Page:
As someone whose interest in railroad trains goes back to age five when Santa delivered my first Lionel set, I must say I was very much looking forward to this leg of the trip. But never in my wildest imagination did I believe it would it be so breathtaking.
The Empire Builder moved up and down the passes effortlessly and I found the best viewing location was looking out the rear window in the door of our sleeper car. Not only did this provide a better panorama of the view, but the window in the door is not protected by sun-blocking tint so the colors and dynamics of the scenery were all the better.
Through curve after curve we moved gliding beside river creeks and cascades, our tracks closely followed by the US Route 2. At times the highway would appear on the left and then on the right – it must be a terrific drive.
One of the neatest features of going through these winding mountain passes was being able to see the front of the train ahead as it bent around the sharp curves only to disappear around a bend or into a tunnel. This can be accomplished from my sleeping car – it helps being in the last of 12 cars. But the view from my rear deck was still the best and I ran my camera in video mode to catch (sorry - I closed the YT account due to spam. If you want to see the videos, drop me a line) as much as possible. When I get home I will consider trying to figure out a way to reverse the direction of the “film” so as to create the illusion of being in the front of the train and taking the vantage point of the “best seat on the train” the engineer. What a job!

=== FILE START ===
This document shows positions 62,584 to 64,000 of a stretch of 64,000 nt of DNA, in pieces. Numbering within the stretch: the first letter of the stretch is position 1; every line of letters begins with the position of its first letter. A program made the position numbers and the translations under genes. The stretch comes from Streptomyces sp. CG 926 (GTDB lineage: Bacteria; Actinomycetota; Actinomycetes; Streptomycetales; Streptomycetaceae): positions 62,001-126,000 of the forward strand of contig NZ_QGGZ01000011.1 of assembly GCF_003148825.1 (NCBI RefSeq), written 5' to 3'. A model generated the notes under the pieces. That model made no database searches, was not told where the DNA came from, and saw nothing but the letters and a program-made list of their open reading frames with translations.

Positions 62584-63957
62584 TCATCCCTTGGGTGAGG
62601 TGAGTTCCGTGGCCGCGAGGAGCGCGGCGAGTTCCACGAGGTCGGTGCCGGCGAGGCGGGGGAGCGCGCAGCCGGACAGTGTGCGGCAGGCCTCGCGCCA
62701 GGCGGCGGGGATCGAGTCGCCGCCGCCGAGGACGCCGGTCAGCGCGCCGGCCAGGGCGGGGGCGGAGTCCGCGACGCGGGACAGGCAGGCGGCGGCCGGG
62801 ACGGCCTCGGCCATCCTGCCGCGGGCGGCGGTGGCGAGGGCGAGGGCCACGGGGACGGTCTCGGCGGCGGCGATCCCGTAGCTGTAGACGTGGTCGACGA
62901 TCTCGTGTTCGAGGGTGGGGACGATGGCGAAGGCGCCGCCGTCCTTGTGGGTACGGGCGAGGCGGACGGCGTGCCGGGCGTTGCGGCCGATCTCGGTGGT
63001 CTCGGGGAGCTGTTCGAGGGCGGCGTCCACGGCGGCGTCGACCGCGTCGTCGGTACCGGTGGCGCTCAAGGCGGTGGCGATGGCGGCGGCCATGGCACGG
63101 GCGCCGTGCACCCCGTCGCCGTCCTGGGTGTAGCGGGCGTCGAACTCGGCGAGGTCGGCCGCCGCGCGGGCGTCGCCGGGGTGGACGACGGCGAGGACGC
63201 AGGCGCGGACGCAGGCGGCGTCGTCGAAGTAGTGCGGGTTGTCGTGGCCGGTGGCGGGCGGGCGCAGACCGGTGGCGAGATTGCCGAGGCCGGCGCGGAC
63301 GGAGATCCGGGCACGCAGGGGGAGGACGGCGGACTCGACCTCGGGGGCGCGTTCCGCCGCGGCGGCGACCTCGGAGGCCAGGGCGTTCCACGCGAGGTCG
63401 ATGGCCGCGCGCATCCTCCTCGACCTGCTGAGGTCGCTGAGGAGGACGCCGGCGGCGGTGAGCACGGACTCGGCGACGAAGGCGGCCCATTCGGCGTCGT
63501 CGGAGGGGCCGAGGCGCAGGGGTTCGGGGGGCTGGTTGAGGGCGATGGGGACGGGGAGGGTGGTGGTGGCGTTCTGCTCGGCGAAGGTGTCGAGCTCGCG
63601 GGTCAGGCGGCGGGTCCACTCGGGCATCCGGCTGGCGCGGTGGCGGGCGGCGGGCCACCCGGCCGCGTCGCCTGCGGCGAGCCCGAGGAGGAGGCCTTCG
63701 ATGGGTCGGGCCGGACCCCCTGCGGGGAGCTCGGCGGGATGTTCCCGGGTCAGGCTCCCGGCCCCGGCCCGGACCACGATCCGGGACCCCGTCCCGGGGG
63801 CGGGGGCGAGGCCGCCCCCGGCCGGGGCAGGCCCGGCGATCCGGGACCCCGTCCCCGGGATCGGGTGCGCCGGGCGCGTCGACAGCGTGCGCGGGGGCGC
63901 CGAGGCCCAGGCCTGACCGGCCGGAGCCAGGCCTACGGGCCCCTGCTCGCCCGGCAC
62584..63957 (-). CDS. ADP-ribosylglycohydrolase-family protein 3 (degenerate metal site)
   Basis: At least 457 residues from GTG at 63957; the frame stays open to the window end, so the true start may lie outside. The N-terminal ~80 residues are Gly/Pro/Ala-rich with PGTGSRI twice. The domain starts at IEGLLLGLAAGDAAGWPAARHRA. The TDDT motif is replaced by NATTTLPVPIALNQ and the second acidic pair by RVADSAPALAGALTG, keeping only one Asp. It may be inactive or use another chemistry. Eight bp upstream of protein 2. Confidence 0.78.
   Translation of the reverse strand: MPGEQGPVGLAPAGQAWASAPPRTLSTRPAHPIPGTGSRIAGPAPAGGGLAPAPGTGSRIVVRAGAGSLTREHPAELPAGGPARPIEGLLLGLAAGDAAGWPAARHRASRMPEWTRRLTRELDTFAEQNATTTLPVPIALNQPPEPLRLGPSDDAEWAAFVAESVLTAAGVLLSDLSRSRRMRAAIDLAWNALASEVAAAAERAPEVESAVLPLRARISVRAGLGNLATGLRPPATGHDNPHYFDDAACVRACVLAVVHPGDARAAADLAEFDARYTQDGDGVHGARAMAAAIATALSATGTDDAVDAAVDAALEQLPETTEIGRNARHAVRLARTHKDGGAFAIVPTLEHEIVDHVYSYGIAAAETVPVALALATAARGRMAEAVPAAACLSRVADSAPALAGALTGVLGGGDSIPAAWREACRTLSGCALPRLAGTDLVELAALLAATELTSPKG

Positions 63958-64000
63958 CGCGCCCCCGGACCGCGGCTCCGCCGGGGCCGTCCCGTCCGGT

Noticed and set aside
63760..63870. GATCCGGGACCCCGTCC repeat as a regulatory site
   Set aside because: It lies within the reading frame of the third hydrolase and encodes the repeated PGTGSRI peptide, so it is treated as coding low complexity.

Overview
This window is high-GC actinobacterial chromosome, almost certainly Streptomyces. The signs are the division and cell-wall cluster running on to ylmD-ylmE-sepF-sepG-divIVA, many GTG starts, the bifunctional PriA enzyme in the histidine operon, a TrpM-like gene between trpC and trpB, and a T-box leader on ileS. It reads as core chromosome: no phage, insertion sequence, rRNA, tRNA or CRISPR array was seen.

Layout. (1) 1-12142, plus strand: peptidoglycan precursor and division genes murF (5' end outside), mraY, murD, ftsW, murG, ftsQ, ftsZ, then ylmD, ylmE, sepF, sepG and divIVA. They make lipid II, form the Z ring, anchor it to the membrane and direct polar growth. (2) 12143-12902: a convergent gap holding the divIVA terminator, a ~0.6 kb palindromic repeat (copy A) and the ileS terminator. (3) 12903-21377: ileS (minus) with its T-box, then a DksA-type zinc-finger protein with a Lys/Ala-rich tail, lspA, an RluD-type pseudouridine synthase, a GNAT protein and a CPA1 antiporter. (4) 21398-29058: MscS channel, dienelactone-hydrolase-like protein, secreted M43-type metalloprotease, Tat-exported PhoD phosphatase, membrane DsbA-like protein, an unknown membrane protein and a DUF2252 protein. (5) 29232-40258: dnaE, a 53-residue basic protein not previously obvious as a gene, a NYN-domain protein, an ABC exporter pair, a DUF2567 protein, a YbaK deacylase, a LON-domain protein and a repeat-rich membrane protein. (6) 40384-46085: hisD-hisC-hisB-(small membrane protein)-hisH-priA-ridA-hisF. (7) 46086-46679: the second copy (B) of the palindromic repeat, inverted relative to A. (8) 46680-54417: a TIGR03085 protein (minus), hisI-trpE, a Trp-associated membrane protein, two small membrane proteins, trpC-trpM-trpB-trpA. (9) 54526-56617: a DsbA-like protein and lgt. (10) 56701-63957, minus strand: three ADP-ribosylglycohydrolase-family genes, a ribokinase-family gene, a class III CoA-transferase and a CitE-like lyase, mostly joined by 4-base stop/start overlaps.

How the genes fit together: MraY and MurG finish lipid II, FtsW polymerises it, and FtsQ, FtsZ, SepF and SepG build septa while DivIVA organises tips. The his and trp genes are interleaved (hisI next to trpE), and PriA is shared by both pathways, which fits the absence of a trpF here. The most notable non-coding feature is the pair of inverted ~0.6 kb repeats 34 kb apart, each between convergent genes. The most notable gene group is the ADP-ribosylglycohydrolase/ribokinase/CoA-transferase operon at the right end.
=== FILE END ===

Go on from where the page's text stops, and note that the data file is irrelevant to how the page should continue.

The Empire Builder makes two more scheduled stops in the park – West Glacier and Whitefish (not technically in the park, but clearly in the mountains) – and Essex, an unscheduled stop. The Essex stop only happens when some one is going to or leaving a lodge, the Izaak Walton Hotel, located there. There is only a bench and an outhouse marking the stop; the passengers are met by a red van. A few seconds later we can see the Hotel and a bunch of their guests are out front waving at the train.
In all too short a time, we have descended though the pass and make our stop in Whitefish. This is a scheduled smoker’s stop and I go outside in search of the best sunset photo.